Cut the tomatoes into bite-sized pieces. If the tomatoes are peeled, be very careful, as the tomatoes are very slippery. Cutting the tomatoes in half, then in half again, and in half again (to make eight wedges), and cutting the wedges into pieces seems to be safest, with the fewest number of tomatoes slipping out from under the knife.

Sprinkle 1 to 1 1/2 teaspoons of salt on the pieces, using more for the less ripe tomatoes. I actually just grab two big pinches of kosher salt.

In a small bowl, whisk together a quarter cup of apple cider vinegar (Cider vinegar is just wonderful; it has real taste! You should really give up on white vinegar and substitute cider vinegar. If you bake regularly, a cup of whole milk plus a tablespoon of cider vinegar is a great substitute for buttermilk.), three tablespoons of canola oil (Not extra-virgin olive oil. This is German cooking, not Italian. Germans use neutral-flavored oils.), one-and-a-half to three teaspoons of sugar (again, more for less ripe tomatoes) and a few gratings of pepper. Pour the dressing over the tomatoes. Snip about a tablespoon of fresh chives over the tomatoes, and mix. Let sit for a few hours before serving.

(This is pretty much the same dressing for potato salad, but it uses more chives and some finely minced onion, and gets a tablespoon or two of water.)

(And notice that you can serve this to almost anyone, no matter what food restrictions they live with. Low-fat or low-carb? Kids with severe food allergies? Vegan raw foodie kosher friend? No problem! Well, leave out the sugar for the low-carb and diabetic eaters.)

At a barbeque, what do you drink? Beer, or course! To be properly German, choose a summer beer (beer has seasons, like fruit). The perfect summer beer is the Hefeweissen, a sweetish, unfiltered, high-alcohol beer sold in sixteen-ounce bottles. My favorite brand is Franziskaner, either the normal golden, or the dark. Least favorite is anything by an American brewer. I've had many over the years -- Brooklyn's on-tap version comes closest -- but the German brands are still leagues ahead. There is a trick to pouring a Hefe. First, you'll need a large (0.5 L) Hefeweissen glass. Hold it nearly parallel to the ground. Very, very slowly start to pour the beer. As the beer fills the glass, very, very slowly start to tilt the glass upward, but just enough to keep the beer from spilling out. When only a few inches of beer are left in the bottle, swirl the beer in the bottom to pick up all the Hefe that has settled, and quickly pour it into the glass to distribute the Hefe and give a nice head.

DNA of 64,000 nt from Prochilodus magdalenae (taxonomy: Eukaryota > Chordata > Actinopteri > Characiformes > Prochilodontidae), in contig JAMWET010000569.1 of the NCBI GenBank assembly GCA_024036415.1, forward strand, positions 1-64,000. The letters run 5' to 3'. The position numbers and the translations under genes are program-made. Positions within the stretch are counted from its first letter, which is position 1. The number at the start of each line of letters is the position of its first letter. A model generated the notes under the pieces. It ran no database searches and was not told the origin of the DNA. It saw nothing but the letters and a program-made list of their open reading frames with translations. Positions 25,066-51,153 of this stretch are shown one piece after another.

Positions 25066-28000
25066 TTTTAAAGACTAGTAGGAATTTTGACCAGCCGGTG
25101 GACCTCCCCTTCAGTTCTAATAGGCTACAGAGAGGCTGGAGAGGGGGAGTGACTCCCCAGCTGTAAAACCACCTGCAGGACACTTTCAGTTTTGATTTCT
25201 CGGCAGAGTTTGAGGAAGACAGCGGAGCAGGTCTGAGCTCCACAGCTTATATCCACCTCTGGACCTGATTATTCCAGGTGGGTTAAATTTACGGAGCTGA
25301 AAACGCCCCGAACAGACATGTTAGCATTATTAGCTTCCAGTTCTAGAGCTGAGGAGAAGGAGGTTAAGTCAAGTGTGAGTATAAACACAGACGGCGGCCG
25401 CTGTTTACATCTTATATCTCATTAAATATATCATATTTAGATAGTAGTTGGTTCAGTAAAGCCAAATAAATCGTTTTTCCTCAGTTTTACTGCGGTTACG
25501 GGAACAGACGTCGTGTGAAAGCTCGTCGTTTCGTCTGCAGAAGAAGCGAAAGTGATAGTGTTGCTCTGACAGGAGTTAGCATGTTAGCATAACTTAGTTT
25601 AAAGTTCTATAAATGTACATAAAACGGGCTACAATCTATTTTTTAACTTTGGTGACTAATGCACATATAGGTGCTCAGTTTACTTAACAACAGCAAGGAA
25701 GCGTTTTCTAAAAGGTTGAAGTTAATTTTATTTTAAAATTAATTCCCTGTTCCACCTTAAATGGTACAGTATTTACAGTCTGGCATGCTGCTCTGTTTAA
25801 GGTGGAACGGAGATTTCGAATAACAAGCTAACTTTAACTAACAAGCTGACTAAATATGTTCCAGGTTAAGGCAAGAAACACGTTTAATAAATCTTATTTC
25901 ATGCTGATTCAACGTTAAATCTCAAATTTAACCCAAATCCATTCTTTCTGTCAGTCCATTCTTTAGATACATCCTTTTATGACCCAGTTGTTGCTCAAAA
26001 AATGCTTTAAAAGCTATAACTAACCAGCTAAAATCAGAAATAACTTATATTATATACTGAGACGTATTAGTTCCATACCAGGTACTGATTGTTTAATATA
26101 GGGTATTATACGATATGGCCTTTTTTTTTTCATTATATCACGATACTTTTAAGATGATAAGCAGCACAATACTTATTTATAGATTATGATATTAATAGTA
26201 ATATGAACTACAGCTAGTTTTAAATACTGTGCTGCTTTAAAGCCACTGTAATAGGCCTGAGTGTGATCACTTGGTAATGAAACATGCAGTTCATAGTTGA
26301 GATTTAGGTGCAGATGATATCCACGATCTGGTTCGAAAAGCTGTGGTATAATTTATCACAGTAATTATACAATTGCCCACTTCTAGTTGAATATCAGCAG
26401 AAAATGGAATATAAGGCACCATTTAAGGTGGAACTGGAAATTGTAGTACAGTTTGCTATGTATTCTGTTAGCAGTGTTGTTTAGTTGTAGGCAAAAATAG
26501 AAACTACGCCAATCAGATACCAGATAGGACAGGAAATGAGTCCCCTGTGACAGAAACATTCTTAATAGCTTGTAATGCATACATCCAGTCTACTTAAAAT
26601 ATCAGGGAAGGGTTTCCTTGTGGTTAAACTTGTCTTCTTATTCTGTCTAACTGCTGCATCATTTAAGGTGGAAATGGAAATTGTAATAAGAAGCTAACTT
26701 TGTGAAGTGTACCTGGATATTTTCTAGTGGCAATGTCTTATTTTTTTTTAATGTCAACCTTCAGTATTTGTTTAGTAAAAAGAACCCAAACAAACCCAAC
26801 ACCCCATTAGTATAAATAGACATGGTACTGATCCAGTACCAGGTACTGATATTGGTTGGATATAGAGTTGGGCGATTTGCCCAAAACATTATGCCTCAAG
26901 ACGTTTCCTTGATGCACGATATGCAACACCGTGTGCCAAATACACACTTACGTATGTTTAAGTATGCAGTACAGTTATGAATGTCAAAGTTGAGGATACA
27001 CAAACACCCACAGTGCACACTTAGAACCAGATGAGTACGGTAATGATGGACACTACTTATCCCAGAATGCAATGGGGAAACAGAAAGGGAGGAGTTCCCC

For dessert, whatever fruit is in season, like dark cherries (pit-spitting contests), berries grown in your host's yard, or bizarre currant-gooseberry crosses (Jostaberries, pronounced yostaberries).

Best birthday present ever

The older I get, the fewer things I want. I am very, very lucky to have everything I need and much of what I want. With age also comes the knowledge that much of what I have I neither need nor want. Granted, much of the stuff isn't actually mine, and I have no real use for a two-foot high stack of ham radio magazines.

This made it difficult for my friends and family when I recently turned 40. What I really wanted was to take to dinner the people who had made the last 40 years so good. They very nicely let me, and we all had a wonderful, lovely time.

Some people weren't able to travel nearly 4,000 miles just to have dinner with. Instead, my beloved aunt Heide, who taught me to bake like a German during my internship in Stuttgart, mailed me a notebook of her baking recipes.

She divided the book into sweets, Christmas and savory baking. Old favorites like Schokoladekirschkuchen (chocolate almond cherry cake) are there, along with recipes I've wanted for years, like rhubarb cake and Swabian apple cake.

There are nearly fifty recipes in the book, many things I've had at Heide and Ernst's dining room table, or in their back yard next to the River Aich (more of a big stream), or in my aunt Emma's Stube, or in cousin Christel's garden. Not-so-sweet cakes with fresh or jarred fruit; spicy and nutty Christmas cookies; German quiches that make winter vegetables yummy. It is truly the best birthday present ever, representing decades of fond memories.

(I must qualify here -- it's the best birthday present that is a thing. I also received a surprise visit from a friend that is like a son. Both presents made me cry.)

I'll have to tell my produce store to keep some rhubarb and fresh currants for me.

One recipe I've meant to try for years is "Käsefüssle" which literally translates as cheesey feet, and will not surprise you is an idiom for stinky feet. They are a rich, flakey, cheesey foot-shaped "cookie" that makes a great appetizer. The recipe is very simple (combine, knead), and lots of fun for even small children to make. Obviously, you could make cheesey squares, or cheesey triangles, or cheesey strips if you don't have a foot-shaped cookie cutter.


1 2/3 c flour
1 tsp baking powder
pinch of salt
pinch of hot paprika
1 egg
9 Tbs butter (1 stick plus 1 Tbs), cold, cut into 18 pieces
7 oz gouda or emmental, finely shredded
1 egg yolk
2 Tbs sesame seeds or poppy seeds